Monday, March 21, 2011
Event Date: 5/11/2011
Time: 1:00 pm Central
Length: 90 minutes
Three ways to order:
2. Mail/Fax in form
3. Phone:800-433-0499 ext. 2
At colleges and universities across the country, faculty and staff are seeing more and more student cases of mental illness. And naturally, they’re referring these students to traditional counseling services.
The problem: Many of these students simply won’t go.
Students are reluctant to seek traditional counseling because of cultural barriers or stigma. As a result, faculty and staff are often unsure how to respond and feel they have neither the resources nor the skills to address these mental health problems.
In the audio online seminar Helping Faculty Help Students Who Need Mental Health Care, you’ll discover two unique programs at Cornell University designed to address these issues. The presentation will include a review of these two proven approaches:
The Let’s Talk program, developed for students who will not seek traditional counseling services. The program offers informal, pre-counseling conversations with mental health professionals in locations outside counseling centers.
Community Consultation and Intervention (CCI), which provides intensive consultation to faculty and staff, “student support” meetings to students in need of counseling, and crisis intervention coordination.
By understanding the merits and structure of these two programs, you’ll be able to better support your faculty. You’ll discover:
How to create alternatives for students in distress who won’t go to traditional counseling.
Why a “one-size-fits-all” approach to just sending people to counseling centers has its limitations.
What you can do to develop programs similar to Cornell’s on your campus.
Whether you choose to follow Cornell’s lead or not, by the end of the audio online seminar you’ll be aware of the challenges of today’s mental health issues on campus. You’ll also see the benefits of thinking outside the box for unique solutions to these complicated issues.
Who Should Attend
Consider inviting faculty or staff members or academic advisors. You may also want to include student affairs professionals, counseling center directors, and staff.
One Fee Covers Unlimited Attendees
Mental health issues can affect your entire faculty and staff. We want you to invite as many of them to the seminar as possible, so our fee is priced per connection. Feel free to fill up an entire classroom or auditorium–you’re only limited by your own space.
About the Presenters
Gregory Eells currently serves as the Director of Counseling and Psychological Services and the Associate Director of Gannett Health Services at Cornell University. Dr. Eells regularly publishes articles in scholarly journals, presents frequently and has discussed college mental health issues on CNN, ABC News, and National Public Radio. His areas of interest include leadership, staff morale, mental health delivery systems, self-injury in higher education, and providing care to challenging students. Dr. Eells has worked in higher education mental health for 17 years and has served as a director of a university counseling service for the past 13 years.
Matt Boone is a clinical social worker and therapist at the Counseling and Psychological Services at Cornell University. He is the coordinator and primary developer of Let's Talk, an innovative outreach program designed to reach students who are reluctant to access traditional counseling services. Let's Talk offers informal, pre-counseling conversations with professional counselors in locations outside of the counseling center such as advising offices and community centers. He has written and presented on a variety of subjects, including Let's Talk, eating disorders, counseling center outreach, attitudes toward professional help-seeking, and Acceptance and Commitment Therapy.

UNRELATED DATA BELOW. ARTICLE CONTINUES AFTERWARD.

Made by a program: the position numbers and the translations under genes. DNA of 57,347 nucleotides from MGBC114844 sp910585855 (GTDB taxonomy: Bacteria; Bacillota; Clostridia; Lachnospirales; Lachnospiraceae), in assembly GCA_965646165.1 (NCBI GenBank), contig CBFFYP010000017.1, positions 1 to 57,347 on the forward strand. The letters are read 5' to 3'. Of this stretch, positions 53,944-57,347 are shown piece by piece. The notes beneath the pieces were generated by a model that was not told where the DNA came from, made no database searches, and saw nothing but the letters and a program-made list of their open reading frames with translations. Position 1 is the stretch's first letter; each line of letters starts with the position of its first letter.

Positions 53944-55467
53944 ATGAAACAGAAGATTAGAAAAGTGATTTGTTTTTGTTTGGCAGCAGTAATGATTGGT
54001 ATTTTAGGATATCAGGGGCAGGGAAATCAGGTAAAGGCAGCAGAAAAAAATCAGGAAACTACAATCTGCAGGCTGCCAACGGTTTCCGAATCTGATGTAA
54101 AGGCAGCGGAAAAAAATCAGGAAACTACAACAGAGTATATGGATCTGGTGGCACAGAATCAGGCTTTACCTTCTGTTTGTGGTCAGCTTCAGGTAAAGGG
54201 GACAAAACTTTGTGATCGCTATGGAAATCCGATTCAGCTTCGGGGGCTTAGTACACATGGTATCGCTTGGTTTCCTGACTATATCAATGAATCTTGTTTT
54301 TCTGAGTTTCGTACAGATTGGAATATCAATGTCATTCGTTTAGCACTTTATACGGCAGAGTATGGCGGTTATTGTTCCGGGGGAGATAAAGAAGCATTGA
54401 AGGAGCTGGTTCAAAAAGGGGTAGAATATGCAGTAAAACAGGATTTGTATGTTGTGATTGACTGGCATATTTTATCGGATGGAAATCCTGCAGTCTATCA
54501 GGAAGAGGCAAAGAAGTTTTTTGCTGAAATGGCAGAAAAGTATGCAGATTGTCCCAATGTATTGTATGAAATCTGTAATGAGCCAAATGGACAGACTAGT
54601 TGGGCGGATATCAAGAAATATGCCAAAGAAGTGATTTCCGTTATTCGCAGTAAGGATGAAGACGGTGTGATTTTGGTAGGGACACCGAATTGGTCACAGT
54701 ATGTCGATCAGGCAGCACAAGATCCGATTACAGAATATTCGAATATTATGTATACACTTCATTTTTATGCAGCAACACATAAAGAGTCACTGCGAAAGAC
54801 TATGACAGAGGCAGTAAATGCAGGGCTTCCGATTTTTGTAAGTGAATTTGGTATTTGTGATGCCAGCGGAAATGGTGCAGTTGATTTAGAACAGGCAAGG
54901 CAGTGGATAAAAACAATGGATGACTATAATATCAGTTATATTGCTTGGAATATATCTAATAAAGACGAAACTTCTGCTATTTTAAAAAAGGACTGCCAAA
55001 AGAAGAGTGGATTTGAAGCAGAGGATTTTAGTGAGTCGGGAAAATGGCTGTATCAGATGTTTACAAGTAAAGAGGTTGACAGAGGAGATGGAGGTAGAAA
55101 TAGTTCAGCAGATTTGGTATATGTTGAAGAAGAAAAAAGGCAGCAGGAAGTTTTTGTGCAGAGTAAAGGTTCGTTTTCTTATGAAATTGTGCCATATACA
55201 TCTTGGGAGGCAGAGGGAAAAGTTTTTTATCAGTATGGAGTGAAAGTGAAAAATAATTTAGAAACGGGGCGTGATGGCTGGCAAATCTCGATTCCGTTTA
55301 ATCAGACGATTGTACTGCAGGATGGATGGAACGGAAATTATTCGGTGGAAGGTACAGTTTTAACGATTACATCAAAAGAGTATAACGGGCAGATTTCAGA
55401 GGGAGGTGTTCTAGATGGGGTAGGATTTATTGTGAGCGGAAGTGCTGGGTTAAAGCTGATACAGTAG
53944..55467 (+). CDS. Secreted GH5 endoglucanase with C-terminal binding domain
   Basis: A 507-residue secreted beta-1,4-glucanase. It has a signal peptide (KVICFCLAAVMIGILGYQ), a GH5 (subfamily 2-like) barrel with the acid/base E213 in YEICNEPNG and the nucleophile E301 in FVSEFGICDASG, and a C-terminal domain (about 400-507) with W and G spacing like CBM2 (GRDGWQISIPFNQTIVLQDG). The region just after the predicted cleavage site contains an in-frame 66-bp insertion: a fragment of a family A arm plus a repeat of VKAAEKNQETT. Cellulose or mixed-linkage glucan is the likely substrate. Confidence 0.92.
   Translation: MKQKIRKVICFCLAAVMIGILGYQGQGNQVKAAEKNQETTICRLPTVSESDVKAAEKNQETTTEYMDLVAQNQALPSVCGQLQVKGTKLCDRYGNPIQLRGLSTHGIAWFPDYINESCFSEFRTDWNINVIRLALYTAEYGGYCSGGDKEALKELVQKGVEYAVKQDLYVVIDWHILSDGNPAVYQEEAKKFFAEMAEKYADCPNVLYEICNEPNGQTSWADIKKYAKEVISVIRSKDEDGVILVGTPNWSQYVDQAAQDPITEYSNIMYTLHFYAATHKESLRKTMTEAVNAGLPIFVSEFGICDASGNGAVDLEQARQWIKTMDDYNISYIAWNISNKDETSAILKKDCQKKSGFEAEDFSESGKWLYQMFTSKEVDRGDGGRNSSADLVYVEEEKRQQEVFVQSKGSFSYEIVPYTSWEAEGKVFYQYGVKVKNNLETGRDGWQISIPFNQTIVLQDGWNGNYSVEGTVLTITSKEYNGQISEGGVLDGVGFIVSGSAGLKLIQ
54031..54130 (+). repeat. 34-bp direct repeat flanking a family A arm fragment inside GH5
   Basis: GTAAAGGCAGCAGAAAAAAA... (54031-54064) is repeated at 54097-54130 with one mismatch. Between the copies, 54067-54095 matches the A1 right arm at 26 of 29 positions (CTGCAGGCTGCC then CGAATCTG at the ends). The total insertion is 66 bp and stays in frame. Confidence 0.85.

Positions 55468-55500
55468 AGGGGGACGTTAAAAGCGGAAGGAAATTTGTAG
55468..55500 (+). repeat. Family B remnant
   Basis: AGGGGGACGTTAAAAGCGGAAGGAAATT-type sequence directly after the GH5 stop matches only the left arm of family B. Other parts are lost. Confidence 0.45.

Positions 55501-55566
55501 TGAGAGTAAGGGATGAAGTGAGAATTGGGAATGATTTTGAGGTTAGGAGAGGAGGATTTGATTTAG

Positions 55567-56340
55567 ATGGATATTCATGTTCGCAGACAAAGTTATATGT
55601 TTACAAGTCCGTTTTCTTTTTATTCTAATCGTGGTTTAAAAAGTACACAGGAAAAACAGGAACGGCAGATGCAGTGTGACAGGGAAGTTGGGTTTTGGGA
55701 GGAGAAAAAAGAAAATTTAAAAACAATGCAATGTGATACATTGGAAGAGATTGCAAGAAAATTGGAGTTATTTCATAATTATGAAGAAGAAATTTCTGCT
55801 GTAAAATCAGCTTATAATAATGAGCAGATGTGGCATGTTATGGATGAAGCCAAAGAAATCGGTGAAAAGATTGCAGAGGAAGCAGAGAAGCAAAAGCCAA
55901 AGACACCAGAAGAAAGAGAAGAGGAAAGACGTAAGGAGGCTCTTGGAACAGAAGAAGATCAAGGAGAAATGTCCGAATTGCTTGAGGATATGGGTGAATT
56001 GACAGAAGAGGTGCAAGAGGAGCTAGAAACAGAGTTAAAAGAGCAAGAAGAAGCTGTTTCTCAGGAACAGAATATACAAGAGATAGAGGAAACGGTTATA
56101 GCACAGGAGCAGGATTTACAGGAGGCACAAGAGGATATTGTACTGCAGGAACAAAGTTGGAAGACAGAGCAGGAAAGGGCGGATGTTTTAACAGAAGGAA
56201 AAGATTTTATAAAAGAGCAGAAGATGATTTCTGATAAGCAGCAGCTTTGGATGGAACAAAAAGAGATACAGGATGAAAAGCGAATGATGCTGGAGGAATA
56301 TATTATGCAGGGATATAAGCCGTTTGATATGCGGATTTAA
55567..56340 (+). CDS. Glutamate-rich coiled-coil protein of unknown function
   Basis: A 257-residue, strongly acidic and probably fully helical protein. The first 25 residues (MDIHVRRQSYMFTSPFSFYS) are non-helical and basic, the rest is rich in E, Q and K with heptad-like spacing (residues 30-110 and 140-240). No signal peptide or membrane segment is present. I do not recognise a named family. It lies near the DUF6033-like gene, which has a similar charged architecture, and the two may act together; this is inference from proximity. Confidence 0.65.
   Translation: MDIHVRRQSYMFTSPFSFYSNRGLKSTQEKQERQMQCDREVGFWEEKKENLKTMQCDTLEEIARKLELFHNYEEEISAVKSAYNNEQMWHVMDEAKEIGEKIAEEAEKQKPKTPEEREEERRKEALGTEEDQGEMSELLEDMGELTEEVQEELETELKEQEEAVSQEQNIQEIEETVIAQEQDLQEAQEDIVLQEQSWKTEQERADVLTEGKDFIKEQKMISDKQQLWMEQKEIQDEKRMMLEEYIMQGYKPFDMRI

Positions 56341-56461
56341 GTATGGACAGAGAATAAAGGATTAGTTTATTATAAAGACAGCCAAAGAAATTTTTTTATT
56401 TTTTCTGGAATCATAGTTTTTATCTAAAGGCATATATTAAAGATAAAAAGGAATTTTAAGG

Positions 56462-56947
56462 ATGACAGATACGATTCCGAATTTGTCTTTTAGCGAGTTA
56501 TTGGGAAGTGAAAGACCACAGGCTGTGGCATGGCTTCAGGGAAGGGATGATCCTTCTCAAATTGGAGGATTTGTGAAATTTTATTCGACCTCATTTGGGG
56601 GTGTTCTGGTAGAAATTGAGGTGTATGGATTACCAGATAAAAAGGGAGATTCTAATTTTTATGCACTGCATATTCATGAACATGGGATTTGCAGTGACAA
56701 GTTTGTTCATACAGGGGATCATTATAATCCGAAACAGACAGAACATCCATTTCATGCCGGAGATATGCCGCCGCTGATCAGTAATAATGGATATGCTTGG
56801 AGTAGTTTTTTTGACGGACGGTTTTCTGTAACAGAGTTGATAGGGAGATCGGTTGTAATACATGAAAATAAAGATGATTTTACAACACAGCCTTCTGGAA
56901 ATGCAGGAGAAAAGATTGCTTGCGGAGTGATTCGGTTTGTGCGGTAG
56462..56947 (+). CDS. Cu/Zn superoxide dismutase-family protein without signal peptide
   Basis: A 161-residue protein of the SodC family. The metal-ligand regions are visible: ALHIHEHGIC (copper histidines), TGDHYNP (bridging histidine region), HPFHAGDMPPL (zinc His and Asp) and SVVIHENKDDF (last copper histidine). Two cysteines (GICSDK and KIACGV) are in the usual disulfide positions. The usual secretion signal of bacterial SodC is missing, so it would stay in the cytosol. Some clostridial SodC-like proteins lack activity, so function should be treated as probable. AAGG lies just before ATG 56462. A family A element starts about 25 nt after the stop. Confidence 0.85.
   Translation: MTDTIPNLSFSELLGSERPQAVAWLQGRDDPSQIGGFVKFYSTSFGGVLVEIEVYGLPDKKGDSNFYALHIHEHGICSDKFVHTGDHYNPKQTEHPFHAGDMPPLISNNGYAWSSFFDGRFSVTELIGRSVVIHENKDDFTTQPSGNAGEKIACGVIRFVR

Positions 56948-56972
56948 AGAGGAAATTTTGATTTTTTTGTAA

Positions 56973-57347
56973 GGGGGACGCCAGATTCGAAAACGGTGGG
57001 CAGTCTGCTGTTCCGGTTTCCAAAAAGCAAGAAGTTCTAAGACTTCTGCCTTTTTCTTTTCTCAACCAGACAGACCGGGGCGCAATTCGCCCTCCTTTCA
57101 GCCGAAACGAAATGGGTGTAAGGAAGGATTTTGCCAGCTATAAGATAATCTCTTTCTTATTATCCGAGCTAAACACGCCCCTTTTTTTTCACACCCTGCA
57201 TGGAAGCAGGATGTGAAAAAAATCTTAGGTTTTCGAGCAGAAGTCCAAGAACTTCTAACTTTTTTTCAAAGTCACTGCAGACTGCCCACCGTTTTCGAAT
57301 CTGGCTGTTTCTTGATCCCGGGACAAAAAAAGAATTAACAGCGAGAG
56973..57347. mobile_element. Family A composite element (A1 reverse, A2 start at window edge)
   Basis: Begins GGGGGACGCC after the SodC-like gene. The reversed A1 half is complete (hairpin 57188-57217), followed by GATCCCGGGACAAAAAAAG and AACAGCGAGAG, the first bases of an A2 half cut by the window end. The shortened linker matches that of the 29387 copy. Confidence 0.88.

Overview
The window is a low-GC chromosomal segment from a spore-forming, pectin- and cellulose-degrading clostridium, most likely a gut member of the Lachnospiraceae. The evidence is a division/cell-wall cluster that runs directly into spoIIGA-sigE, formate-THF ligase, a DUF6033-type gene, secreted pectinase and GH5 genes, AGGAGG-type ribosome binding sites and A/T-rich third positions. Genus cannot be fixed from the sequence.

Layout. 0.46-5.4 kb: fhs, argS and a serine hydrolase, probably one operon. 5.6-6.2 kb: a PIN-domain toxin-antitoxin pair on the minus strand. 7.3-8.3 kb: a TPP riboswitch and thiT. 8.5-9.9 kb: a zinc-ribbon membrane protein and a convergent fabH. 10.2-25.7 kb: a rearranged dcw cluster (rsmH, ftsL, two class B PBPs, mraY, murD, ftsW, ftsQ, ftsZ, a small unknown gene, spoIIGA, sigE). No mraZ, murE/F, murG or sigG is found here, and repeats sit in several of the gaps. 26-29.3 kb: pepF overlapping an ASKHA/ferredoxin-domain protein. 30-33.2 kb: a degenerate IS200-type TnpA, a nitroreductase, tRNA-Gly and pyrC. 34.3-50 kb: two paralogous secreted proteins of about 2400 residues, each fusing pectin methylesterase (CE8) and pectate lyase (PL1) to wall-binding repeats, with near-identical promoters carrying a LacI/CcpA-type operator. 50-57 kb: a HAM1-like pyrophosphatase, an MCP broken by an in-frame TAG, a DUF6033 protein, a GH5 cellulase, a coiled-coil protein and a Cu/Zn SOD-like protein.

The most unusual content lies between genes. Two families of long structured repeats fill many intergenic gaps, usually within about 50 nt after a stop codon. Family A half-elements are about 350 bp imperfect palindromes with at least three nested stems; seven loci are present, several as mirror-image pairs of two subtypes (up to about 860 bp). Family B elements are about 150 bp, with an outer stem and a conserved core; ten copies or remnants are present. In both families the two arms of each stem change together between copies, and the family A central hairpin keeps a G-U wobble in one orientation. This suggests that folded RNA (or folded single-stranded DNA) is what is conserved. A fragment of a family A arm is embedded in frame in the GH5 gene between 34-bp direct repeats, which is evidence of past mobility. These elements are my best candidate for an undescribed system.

Now includes a Discussion Guide for Facilitators
Participating in a Magna Online Seminar as a team can help leverage unique insights, foster collaboration, and build momentum for change. Each seminar now includes a Discussion Guide for Facilitators which provides step-by-step instructions for generating productive discussions and thoughtful reflection. You’ll also get guidelines for continuing the conversation after the event, implementing the strategies discussed, and creating a feedback loop for sharing best practices and challenges.
Sunday, March 27, 2011 at 3:00 p.m.
Lawless Assembly Hall
Congratulations on your Academic Achievement!
The annual Honors Convocation is hosted to acknowledge all currently enrolled full-time students who earned a 3.2 and above term GPA during the spring and fall 2010 semesters. Recent graduates are included in this list. Invite your family and friends. As a participating student, urge your guests to arrive early for the limited seating.
In preparation for this mandatory University event, the following is required:
Wear all black, business attire; a white top is permitted.
NO prints allowed.
Arrive in the first-floor lobby of Kearny by 2:15 p.m.
Line up by 2:30 p.m. (ushers will offer directions): Seniors first, followed by Juniors, then Sophomores, then Fresh persons.
Begin processional from Kearny to the Lawless Assembly Hall by 2:45 p.m. (Ushers will offer directions).
Continue to check your Dillard email for details.
Return to the lower level of Kearny, after Convocation ends, to complete a survey. Obtain your official honors certificate(s) Monday from your Department or directly from your Honor Society.